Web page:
Swift is best known, where horses are concerned, for his creation of the Houyhnhnms in Gulliver’s Fourth Voyage. But, at a time when the horse was a major feature of everyday life in most parts of the world, Swift was hardly using something remote from his and others’ experience. He was also familiar with works of equine management, including Gervase Markham and such classical texts as Xenophon. Swift had a high regard both for the animal itself and for those who knew how to treat it properly. This essay looks at Swift’s prior dealings with horses, from his retirement to Dublin following the death of the Queen in 1714.
These dealings were far from satisfactory. His time in Ireland until the creation of the Houyhnhnms had been a catalogue of promising horses becoming unpromising, mistrust of horse-dealers, and the incompetence his own grooms and servants in dealing with horses. When he began to write the Fourth Voyage, he had a long period of dissatisfaction and disgruntlement behind him, mainly with the management of horses by those who should have known better, and of increasingly impatient aspiration for a good horse. The stage was set for Houyhnhnmland.
This new volume of Reading Swift assembles 26 lectures delivered at the Seventh Münster Symposium on Jonathan Swift in June 2017, testifying to an extraordinary spectrum of research interests in the Dean of St Patrick’s, Dublin, and his works. Reading Swift follows the tried and tested format of its predecessors, grouping the essays in eight sections: biographical problems; bibliographical and canonical studies; political and religious as well as philosophical, economic, and social issues; poetry; Gulliver’s Travels; and reception studies. The élan vital, which has been such a distinctive feature of Swift scholar-ship in the past thirty-five years, is continuing unabated.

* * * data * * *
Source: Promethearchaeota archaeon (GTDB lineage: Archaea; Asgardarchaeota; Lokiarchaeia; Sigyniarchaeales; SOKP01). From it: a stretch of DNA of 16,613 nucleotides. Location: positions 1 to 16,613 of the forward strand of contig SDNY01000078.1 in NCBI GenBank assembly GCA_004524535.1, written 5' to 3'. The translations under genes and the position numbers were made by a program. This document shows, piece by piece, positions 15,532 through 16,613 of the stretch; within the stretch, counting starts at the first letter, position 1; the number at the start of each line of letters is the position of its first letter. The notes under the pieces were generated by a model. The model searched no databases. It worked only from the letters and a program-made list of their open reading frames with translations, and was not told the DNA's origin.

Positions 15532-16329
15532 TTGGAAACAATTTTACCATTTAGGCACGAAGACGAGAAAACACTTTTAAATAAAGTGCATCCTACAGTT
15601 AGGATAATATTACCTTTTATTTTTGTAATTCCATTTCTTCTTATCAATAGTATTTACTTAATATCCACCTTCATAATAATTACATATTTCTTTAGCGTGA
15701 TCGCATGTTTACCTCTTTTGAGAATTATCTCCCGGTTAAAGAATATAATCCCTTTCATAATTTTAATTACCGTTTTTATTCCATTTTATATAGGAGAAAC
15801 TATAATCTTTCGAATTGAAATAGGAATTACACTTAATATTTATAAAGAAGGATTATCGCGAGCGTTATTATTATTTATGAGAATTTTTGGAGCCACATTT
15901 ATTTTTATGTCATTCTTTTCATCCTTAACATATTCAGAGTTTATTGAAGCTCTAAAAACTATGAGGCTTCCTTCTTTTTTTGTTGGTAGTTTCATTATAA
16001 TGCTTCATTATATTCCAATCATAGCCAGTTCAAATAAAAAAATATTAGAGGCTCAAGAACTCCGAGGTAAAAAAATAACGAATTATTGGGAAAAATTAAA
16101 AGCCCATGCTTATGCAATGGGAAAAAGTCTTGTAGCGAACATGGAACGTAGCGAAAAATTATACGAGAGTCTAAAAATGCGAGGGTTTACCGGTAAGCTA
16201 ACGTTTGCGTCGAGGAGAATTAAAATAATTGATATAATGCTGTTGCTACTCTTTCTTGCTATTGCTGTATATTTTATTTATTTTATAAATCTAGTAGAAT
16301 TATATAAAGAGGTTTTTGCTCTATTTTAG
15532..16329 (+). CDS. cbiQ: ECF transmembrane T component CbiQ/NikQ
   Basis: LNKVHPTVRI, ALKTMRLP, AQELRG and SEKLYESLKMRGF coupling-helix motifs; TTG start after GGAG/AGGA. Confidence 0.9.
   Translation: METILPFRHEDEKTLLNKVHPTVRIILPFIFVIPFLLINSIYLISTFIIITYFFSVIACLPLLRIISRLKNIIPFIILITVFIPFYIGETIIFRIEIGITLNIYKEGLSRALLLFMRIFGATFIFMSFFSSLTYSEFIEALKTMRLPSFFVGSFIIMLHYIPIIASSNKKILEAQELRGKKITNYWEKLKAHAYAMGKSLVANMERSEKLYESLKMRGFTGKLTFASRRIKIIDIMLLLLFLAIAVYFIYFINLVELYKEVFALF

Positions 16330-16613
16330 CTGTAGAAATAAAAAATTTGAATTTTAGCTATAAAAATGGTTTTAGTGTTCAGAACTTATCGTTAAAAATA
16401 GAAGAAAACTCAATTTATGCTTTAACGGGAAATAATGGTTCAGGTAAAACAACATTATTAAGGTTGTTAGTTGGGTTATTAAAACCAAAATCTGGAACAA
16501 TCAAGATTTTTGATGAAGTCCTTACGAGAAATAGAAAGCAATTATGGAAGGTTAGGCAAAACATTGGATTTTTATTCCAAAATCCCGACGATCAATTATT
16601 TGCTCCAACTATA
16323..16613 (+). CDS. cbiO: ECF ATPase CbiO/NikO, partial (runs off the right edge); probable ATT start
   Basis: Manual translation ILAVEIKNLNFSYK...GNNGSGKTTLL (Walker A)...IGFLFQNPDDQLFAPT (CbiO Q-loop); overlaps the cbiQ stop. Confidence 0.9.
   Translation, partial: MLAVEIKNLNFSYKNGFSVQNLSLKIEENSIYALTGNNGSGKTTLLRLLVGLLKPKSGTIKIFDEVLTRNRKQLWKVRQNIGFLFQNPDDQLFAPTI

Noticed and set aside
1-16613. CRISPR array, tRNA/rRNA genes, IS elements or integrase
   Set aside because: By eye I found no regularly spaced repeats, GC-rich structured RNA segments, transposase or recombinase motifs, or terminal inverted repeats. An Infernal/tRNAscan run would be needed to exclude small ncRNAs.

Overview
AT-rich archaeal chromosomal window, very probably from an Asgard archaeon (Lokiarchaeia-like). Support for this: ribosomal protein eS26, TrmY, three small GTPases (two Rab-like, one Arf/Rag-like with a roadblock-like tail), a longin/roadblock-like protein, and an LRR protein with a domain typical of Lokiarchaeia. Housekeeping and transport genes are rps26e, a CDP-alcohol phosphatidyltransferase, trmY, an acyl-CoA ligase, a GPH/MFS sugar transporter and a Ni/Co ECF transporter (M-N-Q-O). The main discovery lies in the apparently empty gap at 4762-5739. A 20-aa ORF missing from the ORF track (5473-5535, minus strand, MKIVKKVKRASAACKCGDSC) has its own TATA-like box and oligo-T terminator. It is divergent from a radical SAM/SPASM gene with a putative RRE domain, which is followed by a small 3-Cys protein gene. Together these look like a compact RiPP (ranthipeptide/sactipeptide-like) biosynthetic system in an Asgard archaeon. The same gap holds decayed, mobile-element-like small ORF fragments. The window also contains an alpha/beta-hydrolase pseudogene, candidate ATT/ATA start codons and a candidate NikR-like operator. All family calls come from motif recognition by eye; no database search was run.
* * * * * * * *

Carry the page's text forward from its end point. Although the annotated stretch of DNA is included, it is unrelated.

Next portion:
Assembling thirty-five lectures delivered at the Sixth Münster Symposium on Jonathan Swift in June 2011, this new volume of Reading Swift testifies to an extraordinary spectrum of research interests in the Dean of St Patrick’s, Dublin, and his works. As in the successful earlier volumes, the essays have been grouped in eight sections: biographical aspects (W. B. Carnochan, John Irwin Fischer, Clive T. Probyn, Abigail Williams); bibliographical and textual studies (Ian Gadd, James E. May); A Tale of a Tub (J. A. Downie, Gregory Lynall and Marcus Walsh, Michael McKeon); historical and religious issues (Christopher J. Fauske, Christopher Fox, Ian Higgins, Ashley Marshall, Nathalie Zimpfer); Irish vistas (Sabine Baltes, Toby Barnard, Andrew Carpenter, D. W. Hayton, James Ward); poetry (Daniel Cook, Kirsten Juhas, Stephen Karian, Dirk F. Passmann and Hermann J. Real, James Woolley); Gulliver’s Travels (Barbara M. Benedict, Allan Ingram, Ann Cline Kelly, Melinda Alliker Rabb); and reception and adaptation (Gabriella Hartvig, Clement Hawes, Heinz-Joachim Müllenbrock, Tim Parnell, Peter Sabor, Nicholas Seager, Howard D. Weinbrot). Clearly, the élan vital, which has been such a distinctive feature of Swift scholarship in the past thirty years, is continuing unabated.